The winery is a
tribute to Tony’s late father

“People know me for my wine and my pizza, but the real story is about a son paying tribute to his dad who passed away at a young age,” Tony explained. In 2004, Anthony paid a visit to his father’s home town of Anzano Di Puglia, Italy, which the locals referred to as Il Paradiso – The Paradise. The land was in bad shape. War and famine had pushed his uncle and grandfather out of Italy, and they were forced to abandon it. Overgrown bush and dirt mounds stood where plentiful fruit trees should have been. “It was an epiphany,” Tony said. When he returned to Canada, he would create the paradise his family was meant to have.

Related: How Food Injustice Inspired This 23-Year-Old to Start Her Own Farm, Plus Her Advice for You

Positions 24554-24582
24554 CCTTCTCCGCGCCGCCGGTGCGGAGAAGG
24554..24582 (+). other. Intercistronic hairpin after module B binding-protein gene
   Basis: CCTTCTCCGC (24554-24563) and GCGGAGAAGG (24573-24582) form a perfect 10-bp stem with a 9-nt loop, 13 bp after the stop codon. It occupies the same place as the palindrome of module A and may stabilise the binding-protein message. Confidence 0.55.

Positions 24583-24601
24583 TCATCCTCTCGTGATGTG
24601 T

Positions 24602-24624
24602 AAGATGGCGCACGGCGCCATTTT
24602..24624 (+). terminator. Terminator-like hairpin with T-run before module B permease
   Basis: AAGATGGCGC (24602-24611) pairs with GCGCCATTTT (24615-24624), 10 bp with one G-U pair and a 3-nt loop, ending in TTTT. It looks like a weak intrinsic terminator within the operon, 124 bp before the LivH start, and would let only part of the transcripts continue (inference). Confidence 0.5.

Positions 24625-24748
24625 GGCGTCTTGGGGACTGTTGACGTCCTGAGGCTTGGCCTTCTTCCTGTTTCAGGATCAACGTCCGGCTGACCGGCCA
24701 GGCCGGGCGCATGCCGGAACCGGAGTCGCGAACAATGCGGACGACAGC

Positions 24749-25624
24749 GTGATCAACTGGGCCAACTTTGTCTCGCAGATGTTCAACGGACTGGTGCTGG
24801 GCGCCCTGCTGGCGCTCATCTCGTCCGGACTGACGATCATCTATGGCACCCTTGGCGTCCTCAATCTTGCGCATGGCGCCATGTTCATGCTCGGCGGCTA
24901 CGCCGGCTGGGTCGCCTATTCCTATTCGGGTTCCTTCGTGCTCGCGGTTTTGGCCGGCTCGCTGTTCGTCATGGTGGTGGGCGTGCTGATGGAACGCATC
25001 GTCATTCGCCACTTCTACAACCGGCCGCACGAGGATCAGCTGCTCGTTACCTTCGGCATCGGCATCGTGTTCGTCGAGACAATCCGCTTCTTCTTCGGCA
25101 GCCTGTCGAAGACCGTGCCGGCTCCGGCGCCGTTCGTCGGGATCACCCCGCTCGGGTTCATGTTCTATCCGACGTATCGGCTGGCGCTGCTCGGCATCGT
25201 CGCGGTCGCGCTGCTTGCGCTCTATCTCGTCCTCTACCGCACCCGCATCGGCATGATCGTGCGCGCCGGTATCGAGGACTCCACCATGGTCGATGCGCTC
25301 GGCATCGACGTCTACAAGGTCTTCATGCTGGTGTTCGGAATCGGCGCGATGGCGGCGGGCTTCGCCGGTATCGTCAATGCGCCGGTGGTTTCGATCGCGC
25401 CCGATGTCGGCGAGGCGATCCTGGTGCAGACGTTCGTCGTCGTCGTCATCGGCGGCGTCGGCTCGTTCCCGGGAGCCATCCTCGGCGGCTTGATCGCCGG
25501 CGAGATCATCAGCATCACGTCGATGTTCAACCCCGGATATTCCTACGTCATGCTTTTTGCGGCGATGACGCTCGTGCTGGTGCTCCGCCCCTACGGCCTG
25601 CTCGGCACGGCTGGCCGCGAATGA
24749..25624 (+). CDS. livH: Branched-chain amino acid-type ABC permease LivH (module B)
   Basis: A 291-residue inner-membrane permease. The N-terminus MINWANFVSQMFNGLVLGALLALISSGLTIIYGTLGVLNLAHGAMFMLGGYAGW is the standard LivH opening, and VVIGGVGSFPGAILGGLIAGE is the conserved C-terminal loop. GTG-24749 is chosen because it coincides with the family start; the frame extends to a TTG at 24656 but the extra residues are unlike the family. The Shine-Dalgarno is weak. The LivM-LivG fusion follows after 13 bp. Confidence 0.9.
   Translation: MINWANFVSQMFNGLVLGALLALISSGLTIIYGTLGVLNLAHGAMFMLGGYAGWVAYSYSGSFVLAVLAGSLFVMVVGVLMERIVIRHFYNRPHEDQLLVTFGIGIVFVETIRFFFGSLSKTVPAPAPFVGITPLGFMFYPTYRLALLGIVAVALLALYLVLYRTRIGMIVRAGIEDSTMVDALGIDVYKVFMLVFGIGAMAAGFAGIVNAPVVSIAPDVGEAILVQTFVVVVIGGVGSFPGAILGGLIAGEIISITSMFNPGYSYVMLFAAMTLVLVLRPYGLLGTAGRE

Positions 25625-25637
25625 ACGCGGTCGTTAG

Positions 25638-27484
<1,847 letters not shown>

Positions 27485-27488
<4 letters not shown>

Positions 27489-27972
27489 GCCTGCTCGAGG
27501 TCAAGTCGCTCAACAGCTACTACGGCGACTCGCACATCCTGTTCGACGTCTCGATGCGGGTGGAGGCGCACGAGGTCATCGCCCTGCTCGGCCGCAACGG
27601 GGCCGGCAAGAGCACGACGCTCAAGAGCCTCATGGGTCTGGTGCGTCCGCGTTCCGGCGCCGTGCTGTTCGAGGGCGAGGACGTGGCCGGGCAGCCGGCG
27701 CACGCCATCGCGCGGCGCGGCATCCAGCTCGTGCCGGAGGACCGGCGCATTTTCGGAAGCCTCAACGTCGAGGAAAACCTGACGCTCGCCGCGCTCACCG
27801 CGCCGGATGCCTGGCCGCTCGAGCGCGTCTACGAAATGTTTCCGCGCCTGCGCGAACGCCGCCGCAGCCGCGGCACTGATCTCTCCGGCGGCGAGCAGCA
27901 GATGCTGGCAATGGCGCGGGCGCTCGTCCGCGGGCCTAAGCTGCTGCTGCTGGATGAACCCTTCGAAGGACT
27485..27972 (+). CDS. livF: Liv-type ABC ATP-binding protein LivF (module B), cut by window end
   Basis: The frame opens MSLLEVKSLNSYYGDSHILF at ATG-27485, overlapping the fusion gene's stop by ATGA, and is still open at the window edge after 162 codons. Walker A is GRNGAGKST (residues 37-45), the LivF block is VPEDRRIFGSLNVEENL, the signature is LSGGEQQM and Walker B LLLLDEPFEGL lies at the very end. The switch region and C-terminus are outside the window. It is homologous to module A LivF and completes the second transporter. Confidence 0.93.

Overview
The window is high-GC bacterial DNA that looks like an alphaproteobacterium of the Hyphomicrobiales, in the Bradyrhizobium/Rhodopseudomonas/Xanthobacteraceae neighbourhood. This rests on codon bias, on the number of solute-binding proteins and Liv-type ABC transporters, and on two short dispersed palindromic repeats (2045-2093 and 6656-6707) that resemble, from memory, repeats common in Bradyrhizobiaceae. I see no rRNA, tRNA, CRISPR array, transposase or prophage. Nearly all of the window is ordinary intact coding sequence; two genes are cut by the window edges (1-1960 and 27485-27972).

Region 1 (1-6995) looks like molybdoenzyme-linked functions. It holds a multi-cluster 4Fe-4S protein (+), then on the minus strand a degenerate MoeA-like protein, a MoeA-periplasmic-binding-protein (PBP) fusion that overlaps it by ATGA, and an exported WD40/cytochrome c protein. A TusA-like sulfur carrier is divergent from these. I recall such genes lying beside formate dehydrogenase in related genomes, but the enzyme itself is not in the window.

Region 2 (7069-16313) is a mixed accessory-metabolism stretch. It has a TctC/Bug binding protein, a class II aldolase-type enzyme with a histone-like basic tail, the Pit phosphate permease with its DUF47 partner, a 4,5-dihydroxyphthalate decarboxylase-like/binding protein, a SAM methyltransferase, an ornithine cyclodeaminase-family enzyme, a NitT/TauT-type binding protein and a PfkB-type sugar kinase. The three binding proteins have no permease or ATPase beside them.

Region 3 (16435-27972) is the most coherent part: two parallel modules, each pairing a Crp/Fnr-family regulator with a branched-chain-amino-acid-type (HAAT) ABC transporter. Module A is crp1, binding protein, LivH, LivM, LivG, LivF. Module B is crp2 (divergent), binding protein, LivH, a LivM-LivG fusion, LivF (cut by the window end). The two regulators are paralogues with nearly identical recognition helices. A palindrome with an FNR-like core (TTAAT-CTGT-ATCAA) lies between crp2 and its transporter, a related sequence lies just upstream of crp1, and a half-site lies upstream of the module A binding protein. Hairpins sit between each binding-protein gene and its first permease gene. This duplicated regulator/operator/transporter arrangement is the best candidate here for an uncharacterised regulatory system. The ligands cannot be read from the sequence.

At the time living in Toronto, Tony and his girlfriend (now wife) Danielle moved to Prince Edward County. “My wife got dragged along for this long, bumpy, crazy ride. She was a city girl. She wanted to stay and be a teacher in Toronto. But I had this gnawing void.” After years of working on the winery, Tony’s health began to deteriorate because of the long hours of work he was putting in. He and Danielle were deep in debt and struggling to get by.

Danielle had never had the chance to meet Tony’s dad, but one night she had a dream about him. She said he was dressed up in a suit, looking handsome and immaculate. (Tony later explained that his father always dressed up, despite having no money or status to merit it). Danielle also said that in the dream that Tony’s father was driving an orange convertible. (Tony explained that his father’s first car in Canada in 1969 was an orange convertible Camaro). Danielle said Tony’s father gave her a hug and, with an arm around her, told her: “Please don’t worry about Anthony – he knows what he’s doing.”

Related: The Most Delicious Ways to Use Leftover Wine